Only one in four Americans eats the recommended daily servings of vegetables and fruits, which means we’re missing out on the nutrients that produce delivers, especially potassium and fiber. How many servings should you be eating? It depends on your calorie needs. An adult eating 2,000 calories a day should aim for 2½ cups of vegetables. A good rule is to fill half your plate with fruits and vegetables, which is also good news for your waistline, as vegetables are low in calories.
The most brightly colored produce is often the most nutrient-rich, so it’s important to eat a wide variety of colorful vegetables—particularly dark green, red and orange vegetables. To make sure you’re getting enough, check out these examples of what counts as a serving of vegetables. All calorie counts are for plain vegetables, with no added butter, dressing or other ingredients.
One serving is 2 cups mesclun greens, 2 cups raw spinach (about 14 calories) or 1 cup cooked greens (about 40 calories).
One serving is 1 cup carrots or 12 baby carrots (about 50 calories).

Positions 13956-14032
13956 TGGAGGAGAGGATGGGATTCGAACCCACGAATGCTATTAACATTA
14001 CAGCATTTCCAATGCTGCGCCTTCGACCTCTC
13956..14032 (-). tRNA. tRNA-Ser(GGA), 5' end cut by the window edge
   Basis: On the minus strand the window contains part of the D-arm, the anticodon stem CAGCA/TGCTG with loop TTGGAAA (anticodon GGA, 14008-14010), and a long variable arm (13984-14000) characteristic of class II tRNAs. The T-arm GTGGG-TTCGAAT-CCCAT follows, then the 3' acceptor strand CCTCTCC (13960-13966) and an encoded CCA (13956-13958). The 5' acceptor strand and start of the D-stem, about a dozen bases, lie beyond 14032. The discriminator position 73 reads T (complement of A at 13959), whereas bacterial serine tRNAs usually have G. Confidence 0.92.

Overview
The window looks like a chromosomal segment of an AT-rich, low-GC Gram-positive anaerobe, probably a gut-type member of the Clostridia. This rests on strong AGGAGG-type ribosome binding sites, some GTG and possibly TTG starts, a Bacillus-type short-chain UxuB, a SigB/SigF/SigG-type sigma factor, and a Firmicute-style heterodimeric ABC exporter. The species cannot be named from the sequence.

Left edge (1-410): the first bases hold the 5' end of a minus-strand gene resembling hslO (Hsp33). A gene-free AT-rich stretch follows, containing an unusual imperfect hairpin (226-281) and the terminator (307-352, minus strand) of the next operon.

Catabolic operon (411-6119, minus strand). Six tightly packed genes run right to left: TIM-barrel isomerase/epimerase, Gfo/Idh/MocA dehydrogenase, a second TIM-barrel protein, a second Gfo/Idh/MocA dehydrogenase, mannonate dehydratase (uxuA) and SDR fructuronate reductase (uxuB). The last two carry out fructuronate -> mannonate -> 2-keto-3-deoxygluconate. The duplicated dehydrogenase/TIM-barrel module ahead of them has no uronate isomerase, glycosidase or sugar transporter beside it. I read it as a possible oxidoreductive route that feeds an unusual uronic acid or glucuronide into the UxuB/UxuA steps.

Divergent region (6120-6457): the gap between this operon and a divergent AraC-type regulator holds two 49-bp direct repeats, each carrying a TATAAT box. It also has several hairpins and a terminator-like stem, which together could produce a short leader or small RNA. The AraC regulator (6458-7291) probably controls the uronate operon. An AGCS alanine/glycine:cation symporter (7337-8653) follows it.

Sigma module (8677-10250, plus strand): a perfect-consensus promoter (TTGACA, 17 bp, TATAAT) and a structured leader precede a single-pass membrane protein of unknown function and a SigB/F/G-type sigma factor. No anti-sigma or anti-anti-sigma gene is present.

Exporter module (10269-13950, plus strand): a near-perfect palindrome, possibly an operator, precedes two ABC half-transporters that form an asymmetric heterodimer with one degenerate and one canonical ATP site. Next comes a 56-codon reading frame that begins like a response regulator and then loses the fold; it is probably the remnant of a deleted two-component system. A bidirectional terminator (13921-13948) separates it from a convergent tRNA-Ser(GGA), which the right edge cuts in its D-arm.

One serving is 1 cup green beans (about 44 calories).
One serving of bell peppers is 1 cup chopped, raw or cooked peppers or 2 small bell peppers (about 30 calories).
One serving is 1 medium baked sweet potato (103 calories) or 1 cup cooked sliced or mashed sweet potato (180 calories). One serving of potato is 1 medium boiled or baked white potato (144 calories) or 1 cup diced or mashed potato (134 calories).
One serving is 1 cup chopped or sliced, raw, canned or cooked tomato (about 32 calories) or 2 small raw whole tomatoes (about 33 calories) or 20 cherry tomatoes (about 61 calories).
One serving is 1 cup cooked or raw broccoli or 10 broccoli florets (about 30 calories).
One serving is 1 cup mixed vegetables (118 calories).